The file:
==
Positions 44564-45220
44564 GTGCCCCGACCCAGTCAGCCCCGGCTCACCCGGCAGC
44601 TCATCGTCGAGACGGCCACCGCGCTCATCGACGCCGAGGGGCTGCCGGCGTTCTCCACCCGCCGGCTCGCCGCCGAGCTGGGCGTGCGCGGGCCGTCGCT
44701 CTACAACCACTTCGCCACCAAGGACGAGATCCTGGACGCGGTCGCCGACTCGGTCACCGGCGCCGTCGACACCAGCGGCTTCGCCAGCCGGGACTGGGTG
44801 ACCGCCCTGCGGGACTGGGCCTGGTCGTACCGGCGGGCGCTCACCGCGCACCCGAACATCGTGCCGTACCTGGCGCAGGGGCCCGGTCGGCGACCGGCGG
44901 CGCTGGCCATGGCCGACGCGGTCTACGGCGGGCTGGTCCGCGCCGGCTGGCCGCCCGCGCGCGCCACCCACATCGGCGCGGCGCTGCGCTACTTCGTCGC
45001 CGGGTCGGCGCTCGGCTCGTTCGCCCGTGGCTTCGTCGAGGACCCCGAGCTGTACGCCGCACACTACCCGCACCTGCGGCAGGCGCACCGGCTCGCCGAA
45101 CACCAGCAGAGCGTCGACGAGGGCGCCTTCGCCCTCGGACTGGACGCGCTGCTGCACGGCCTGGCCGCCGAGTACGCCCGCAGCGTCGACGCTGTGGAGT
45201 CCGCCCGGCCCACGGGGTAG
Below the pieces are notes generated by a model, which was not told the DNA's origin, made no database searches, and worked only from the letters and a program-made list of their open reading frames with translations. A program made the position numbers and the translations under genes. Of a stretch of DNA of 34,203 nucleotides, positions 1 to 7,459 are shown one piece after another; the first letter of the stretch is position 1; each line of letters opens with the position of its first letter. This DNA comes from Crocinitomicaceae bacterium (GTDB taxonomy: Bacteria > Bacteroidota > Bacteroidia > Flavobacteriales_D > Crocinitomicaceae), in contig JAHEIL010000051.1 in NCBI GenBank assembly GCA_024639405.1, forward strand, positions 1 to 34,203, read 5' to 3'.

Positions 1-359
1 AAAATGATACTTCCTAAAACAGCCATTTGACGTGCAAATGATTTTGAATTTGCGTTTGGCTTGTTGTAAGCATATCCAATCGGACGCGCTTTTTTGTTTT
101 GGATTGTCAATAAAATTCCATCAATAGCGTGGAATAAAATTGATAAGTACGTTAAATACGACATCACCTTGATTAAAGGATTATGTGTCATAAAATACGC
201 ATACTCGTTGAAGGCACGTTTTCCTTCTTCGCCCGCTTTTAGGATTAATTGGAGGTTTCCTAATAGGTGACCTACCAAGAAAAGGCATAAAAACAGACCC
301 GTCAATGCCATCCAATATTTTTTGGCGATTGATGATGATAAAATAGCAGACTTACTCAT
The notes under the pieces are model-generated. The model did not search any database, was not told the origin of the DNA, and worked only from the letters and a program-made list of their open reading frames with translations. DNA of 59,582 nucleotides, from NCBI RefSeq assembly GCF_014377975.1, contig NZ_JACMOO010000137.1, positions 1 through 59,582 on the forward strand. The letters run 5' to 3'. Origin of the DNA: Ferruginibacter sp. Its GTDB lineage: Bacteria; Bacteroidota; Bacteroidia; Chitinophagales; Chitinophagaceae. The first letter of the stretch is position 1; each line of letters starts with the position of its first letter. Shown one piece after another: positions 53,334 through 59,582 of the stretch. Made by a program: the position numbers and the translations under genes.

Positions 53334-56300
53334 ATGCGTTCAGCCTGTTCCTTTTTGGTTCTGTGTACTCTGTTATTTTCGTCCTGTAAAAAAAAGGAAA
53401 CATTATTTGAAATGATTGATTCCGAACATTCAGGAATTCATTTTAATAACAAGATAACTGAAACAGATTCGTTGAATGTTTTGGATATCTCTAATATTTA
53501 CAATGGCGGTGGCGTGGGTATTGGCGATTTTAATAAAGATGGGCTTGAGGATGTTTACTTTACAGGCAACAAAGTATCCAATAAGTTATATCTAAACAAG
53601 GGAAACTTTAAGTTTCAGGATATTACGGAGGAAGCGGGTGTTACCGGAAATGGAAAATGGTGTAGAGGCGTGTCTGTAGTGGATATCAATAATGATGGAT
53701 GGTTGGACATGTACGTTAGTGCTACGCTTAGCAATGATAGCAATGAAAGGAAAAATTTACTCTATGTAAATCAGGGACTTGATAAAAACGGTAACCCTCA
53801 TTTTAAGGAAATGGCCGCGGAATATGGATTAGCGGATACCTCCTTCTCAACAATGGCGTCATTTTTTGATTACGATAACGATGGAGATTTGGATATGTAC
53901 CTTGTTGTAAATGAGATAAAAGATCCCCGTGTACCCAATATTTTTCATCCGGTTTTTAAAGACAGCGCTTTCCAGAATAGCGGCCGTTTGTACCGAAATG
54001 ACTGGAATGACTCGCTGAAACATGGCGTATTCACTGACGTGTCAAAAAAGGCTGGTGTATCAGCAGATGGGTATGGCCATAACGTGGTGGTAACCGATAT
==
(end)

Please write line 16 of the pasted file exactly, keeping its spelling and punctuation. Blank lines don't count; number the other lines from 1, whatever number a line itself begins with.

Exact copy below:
The notes under the pieces are model-generated. The model did not search any database, was not told the origin of the DNA, and worked only from the letters and a program-made list of their open reading frames with translations. DNA of 59,582 nucleotides, from NCBI RefSeq assembly GCF_014377975.1, contig NZ_JACMOO010000137.1, positions 1 through 59,582 on the forward strand. The letters run 5' to 3'. Origin of the DNA: Ferruginibacter sp. Its GTDB lineage: Bacteria; Bacteroidota; Bacteroidia; Chitinophagales; Chitinophagaceae. The first letter of the stretch is position 1; each line of letters starts with the position of its first letter. Shown one piece after another: positions 53,334 through 59,582 of the stretch. Made by a program: the position numbers and the translations under genes.